Dyslexia Simulation for 30 Elementary Reading Specialists, Carroll County Public Schools, Maryland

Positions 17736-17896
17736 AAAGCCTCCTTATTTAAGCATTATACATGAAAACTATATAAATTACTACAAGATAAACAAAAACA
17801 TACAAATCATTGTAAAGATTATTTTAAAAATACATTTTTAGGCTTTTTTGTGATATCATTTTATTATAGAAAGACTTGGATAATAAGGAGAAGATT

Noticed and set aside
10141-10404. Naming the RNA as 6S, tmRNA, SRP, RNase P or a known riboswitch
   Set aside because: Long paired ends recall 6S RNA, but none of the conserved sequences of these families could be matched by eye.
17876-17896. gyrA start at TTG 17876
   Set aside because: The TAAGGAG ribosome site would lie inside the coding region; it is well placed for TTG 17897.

On March 16, 2018 Mom’s fund supported the delivery of the first modern event in Carroll County Public Schools (CCPS) focused on Dyslexia. CACEASF collaborated with the Atlantic Seaboard Dyslexia Educational Center, Decoding Dyslexia Maryland, and CCPS to present the challenges of what students with Dyslexia experience to 30 dedicated CCPS Elementary Reading Specialists through simulation. Reading Specialists work directly with struggling readers and support general education elementary teachers with accommodations in the classroom. This was an especially meaningful project because mom was a Reading Specialist and one of her granddaughters is also Dyslexic. The simulation is effective in not only bringing home these students’ struggles but their emotion. It takes the teacher (or parent) through trials in reading and writing and causes one to feel the anxiety, frustration, fear, and disappointment in oneself from being unable to read and write on grade level with peer students. ASDEC is one of only two training providers in the country accredited by the International Dyslexia Association, which states, “Dyslexia is a specific learning disability that is neurobiological in origin. It is characterized by difficulties with accurate and/or fluent word recognition and by poor spelling and decoding abilities. These difficulties typically result from a deficit in the phonological component of language that is often unexpected in relation to other cognitive abilities and the provision of effective classroom instruction. Secondary consequences may include problems in reading comprehension and reduced reading experience that can impede growth of vocabulary and background knowledge.” (dyslexiaida.org)  The simulation also provided classroom accommodations and intervention ideas for teachers who gained a deeper understanding of this condition on that day. They can now provide further support to general education teachers at their schools and to their students. While there is no cure for Dyslexia, students with this condition can learn coping strategies and parents whom have children with Dyslexia are encouraged to seek out reading instruction that is based upon a systemic and explicit understanding of language structure, including phonics. This reading instruction goes by many names, Structured Literacy, Orton-Gillingham, Simultaneous Multisensory, Explicit Phonics, and others. (dyslexiaida.org) CACEASF was so heartened by the opportunity to bring this simulation to CCPS Elementary Reading Specialists. Their  love and passion for helping struggling students is as strong as our mother’s was and they offered many creative ideas to support CCPS  students. CACEASF is grateful to its partner ASDEC and to CCPS for the opportunity to share this information with its teachers. We look forward to continued partnership to support struggling readers in Carroll County Public Schools.